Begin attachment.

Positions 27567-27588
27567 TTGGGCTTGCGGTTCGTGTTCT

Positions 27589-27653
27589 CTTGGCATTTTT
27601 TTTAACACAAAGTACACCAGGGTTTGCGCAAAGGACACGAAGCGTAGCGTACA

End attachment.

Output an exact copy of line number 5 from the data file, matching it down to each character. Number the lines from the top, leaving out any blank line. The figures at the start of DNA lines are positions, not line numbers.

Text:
27601 TTTAACACAAAGTACACCAGGGTTTGCGCAAAGGACACGAAGCGTAGCGTACA